People give a lot of thought to death. Or perhaps I should say I do: I give a lot of thought to my gravestone. I want a big black marble job, carved with my name and dates in big letters and, beneath them, Rick Derringer’s immortal words, “Did somebody say keep on rockin’?” Oh, and a built-in ashtray and beer-cooler apparatus for the kinds of teenage waste products who like to hang out late at night in cemeteries, smoking and drinking and pondering the eternal mysteries of life, death, and how to score another six-pack. I was a teenage waste product myself once and would have greatly appreciated
That said, I’ve avoided thinking about the far messier question of the disposal of my mortal remains. It’s hardly surprising, if you think that being a corpse means facing only a few lousy—gruesome, leaky, smelly, undignified, appalling, unappealing—choices. So I’m glad I ran across Mary Roach’s Stiff: The Curious Lives of Human Cadavers, which has the rare distinction of being a laugh-out-loud funny book about, well, to use Roach’s own term, stiffs. Roach plays historian, sociologist, and advocate for body donation, but I like to think that her chief role is as cadaver career counselor. Roach would have us view death as the ultimate in second careers, proof that F. Scott Fitzgerald was wrong when he said that there are no second acts in American life. And how many careers there are to choose from! From the automotive industry to the agricultural sector to the more glamorous fields of art and medicine—the sad truth is that most of us will have more varied opportunities in death than we ever will in life.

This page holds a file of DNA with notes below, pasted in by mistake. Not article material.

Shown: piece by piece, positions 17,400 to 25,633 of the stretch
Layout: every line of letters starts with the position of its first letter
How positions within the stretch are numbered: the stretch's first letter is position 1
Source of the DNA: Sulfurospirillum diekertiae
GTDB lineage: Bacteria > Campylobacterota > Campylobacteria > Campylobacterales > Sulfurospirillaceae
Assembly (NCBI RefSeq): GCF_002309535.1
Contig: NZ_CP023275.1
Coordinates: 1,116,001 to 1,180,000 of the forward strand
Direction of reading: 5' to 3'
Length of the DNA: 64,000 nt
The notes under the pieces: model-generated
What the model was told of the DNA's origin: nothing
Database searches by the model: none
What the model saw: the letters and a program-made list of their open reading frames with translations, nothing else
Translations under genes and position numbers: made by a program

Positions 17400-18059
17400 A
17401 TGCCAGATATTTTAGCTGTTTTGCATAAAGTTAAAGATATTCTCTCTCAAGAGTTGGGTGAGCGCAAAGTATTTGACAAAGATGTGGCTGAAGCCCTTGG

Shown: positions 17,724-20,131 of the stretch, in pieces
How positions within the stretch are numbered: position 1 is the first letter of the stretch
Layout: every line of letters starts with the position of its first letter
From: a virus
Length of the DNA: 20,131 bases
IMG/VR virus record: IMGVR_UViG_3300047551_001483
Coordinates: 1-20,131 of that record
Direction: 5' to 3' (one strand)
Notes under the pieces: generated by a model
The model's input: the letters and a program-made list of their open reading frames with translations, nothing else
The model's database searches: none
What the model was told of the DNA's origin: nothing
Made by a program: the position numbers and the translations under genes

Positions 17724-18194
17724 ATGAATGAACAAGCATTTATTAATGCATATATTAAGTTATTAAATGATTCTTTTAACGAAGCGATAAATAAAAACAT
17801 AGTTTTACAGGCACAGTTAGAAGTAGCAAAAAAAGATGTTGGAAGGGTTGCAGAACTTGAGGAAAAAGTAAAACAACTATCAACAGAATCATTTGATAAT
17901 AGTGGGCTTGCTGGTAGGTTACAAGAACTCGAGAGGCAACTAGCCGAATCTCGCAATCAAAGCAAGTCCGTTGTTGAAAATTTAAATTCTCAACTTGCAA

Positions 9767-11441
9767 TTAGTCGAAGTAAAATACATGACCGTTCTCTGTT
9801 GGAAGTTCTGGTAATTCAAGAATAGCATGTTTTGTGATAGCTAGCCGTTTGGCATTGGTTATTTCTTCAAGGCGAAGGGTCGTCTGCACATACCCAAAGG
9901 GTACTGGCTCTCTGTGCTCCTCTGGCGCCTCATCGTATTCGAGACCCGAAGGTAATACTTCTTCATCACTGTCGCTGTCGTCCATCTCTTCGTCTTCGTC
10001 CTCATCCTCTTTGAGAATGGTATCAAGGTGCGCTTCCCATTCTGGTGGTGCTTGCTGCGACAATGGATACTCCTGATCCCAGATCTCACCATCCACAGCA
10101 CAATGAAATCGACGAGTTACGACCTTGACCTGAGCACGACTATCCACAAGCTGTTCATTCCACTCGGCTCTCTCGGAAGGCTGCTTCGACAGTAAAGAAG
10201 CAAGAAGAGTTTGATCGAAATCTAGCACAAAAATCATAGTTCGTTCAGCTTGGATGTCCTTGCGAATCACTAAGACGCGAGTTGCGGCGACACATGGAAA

As such chapter titles as “A Head Is a Terrible Thing to Waste” and “How to Know If You’re Dead” illustrate, Roach—who originally explored many of the issues discussed in Stiff in her online Salon health column—can hardly be accused of taking a sober approach to human-cadaver use. And I suspect there will be some who find her witty and, er, deadpan prose style more than a mite disrespectful. But Roach approaches her morbid and often gruesome subject with an indefatigable sense of humor and a refreshing directness. “The human head is of the same approximate size and weight as a roaster chicken,” she notes, as she stands in a room containing 40 decapitated human heads sitting in—you guessed it—roasting pans, preparatory to their being used for a face-lift refresher course sponsored by a medical center. And she can hardly disguise her delight when, while she’s watching a cadaver named UM 006 being readied for an impact-tolerance test, a radio plays Pat Benatar’s “Hit Me With Your Best Shot.”
But if her tone is irreverent—”You do not need brains to go to the Harvard Brain Bank,” she quips, “only a brain”—Roach is a strong believer in the benefits of body donation. Her point of view is as follows: “Why lie around on your back when you can do something interesting and new, something useful?” Talking about a brain-dead patient who has donated her organs, Roach says, “H appears no different from the corpses [in the morgue]. But H is different. She has made three sick people well….Most people don’t manage this sort of thing while they’re alive. Cadavers like H are the dead’s heroes.”
But there are plenty of ways besides organ donation for the dead to play hero, and Roach—who has clearly done her research, most of it decidedly unappetizing—looks into a number of them. She travels to the University of Tennessee Medical Center, where, “in a lovely, forested grove with squirrels leaping in the branches of hickory trees and birds calling and patches of green grass,” volunteers “lie on their backs in the sun, or sometimes the shade, depending on where the researchers put them,” to check out the forensics investigations being done there. But maybe you find communing with nature a little too tree-huggerish. If so, Roach offers the tough-guy field of impact-tolerance research, which is increasing our knowledge of the forces human beings can be exposed to without incurring damage—knowledge that is irreplaceable in helping car manufacturers, for example, build safer automobiles.